September 16 2014 Latest news:
Exclusive by Sam Gelder, Reporter
Tuesday, May 27, 2014
A senior care worker has revealed the “disgusting” treatment of zero-hour contract staff and the poor quality of care elderly clients receive as a result.
Mary Bell, 66, of Hornchurch Road, Hornchurch, has been a care worker for a private sector agency in Havering for 10 years, visiting elderly clients in their homes.
After years of discontent, she has now decided to whistle-blow on the “impossible” expectations imposed on staff, particularly new starters, by companies across the borough, who she claims put profits before clients’ needs.
■ No time between visits, resulting in a lack in quality of care as carers rush from “house to house” and work late
■ Having to administer medication without suitable training or knowledge
■ Earnings of less than minimum wage, as most agencies pay no petrol money and staff have to use their own phone
■ Three to five day induction courses for new starters before being sent to deal with high-need patients – leading to new starters quitting within three months
■ Bullying tactics by agencies due to the zero-hour contracts of the staff, who worry they will not be given more work.
She believes carers are “frightened out of their lives”. “They have got to make it easier for them,” she said.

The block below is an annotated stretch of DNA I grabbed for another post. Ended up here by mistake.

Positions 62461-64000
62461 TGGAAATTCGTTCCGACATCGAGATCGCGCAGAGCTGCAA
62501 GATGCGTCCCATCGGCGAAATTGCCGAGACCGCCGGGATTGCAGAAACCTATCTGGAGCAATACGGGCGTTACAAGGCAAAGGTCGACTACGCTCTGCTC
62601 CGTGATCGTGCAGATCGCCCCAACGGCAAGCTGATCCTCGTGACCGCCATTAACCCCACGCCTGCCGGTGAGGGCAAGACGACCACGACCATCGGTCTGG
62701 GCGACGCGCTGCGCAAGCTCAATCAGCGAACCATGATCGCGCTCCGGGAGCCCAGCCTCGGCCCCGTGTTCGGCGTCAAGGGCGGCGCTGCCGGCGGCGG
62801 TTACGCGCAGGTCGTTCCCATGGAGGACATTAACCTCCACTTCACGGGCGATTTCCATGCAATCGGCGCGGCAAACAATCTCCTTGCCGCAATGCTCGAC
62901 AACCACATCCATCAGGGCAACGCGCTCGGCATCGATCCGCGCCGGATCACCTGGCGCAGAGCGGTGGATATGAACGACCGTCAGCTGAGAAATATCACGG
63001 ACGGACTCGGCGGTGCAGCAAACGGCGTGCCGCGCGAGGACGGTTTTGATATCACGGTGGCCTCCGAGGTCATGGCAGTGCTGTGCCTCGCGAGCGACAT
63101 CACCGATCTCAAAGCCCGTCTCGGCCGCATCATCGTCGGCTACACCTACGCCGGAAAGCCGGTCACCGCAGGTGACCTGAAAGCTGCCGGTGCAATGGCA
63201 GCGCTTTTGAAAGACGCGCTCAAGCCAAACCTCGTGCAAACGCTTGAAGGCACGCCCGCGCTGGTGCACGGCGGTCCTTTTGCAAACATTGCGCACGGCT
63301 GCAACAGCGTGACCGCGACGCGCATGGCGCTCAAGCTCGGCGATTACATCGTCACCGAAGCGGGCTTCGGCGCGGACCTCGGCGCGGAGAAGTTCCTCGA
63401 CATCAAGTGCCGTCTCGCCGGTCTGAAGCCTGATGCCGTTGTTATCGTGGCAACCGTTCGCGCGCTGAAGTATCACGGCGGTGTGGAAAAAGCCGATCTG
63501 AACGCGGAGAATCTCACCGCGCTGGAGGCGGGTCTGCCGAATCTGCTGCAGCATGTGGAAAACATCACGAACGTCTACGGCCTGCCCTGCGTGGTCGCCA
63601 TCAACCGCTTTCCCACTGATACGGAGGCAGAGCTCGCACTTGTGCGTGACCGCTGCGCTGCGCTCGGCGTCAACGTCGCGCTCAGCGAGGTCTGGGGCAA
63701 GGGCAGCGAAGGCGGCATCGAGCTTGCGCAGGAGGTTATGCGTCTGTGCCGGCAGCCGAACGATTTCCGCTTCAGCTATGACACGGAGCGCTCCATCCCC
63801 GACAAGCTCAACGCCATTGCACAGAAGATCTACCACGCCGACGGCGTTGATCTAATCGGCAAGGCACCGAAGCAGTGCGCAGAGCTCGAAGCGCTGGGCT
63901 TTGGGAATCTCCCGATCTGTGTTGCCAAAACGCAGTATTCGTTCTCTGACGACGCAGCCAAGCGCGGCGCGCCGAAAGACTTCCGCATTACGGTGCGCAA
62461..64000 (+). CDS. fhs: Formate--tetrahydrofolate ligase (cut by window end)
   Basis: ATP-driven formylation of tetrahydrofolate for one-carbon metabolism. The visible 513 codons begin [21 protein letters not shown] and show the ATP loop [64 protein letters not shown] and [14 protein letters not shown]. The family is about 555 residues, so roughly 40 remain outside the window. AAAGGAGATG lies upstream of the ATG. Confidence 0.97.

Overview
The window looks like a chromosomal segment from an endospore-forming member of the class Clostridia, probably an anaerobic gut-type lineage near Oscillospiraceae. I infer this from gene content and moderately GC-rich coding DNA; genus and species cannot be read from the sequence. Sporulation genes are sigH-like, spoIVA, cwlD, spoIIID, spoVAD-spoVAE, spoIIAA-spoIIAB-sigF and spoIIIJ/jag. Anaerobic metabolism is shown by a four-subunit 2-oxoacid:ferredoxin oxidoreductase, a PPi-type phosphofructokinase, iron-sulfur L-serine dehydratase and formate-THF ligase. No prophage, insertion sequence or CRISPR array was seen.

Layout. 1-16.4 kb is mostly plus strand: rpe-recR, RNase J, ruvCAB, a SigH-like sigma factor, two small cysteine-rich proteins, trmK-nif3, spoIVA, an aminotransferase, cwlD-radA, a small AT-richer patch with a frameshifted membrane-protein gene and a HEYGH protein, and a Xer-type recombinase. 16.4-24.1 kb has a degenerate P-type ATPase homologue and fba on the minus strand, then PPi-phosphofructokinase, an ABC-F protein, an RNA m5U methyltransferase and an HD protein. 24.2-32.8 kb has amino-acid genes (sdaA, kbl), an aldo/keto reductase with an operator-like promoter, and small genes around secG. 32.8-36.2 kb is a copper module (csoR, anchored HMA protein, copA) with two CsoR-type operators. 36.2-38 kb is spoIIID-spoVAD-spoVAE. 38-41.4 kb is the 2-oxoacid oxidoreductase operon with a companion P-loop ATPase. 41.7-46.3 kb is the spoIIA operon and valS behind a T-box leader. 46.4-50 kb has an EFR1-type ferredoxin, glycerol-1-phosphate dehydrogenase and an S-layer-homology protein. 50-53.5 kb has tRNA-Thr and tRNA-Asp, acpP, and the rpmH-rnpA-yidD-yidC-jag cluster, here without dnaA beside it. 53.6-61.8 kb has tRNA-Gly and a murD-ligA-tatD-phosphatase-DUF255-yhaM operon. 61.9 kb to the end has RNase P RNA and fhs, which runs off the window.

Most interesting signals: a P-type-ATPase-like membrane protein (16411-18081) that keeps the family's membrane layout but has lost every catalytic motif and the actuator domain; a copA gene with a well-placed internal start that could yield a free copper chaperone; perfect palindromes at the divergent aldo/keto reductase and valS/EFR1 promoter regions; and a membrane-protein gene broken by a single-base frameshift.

“They give medication after reading notes, but they don’t know the clients needs.
“Some have to get the bus from Rainham to Collier Row. It’s impossible. There’s no time to do the job properly.
“The poor people are sitting there waiting.
“We used to have to do 23 minute jobs for every half-hour so we had time to get to the next one, but now we don’t.”
Mary was suspended for five months with pay in 2011 over allegations of “failing to follow a reasonable line management instruction not to visit a client” and “crossing professional boundaries by continually contacting social services and local press about concerns” regarding the same client.
Another carer, Linda Seddon, 57, of Romford, claims the situation is the worst it has been in her 35 years in the job.
“When we deal with someone who has dementia we need to take our time,” she said.
“We used to look after patients, we never gave medication.
“Now we do all that. I’d say between five and 10 per cent of people leave within three months.”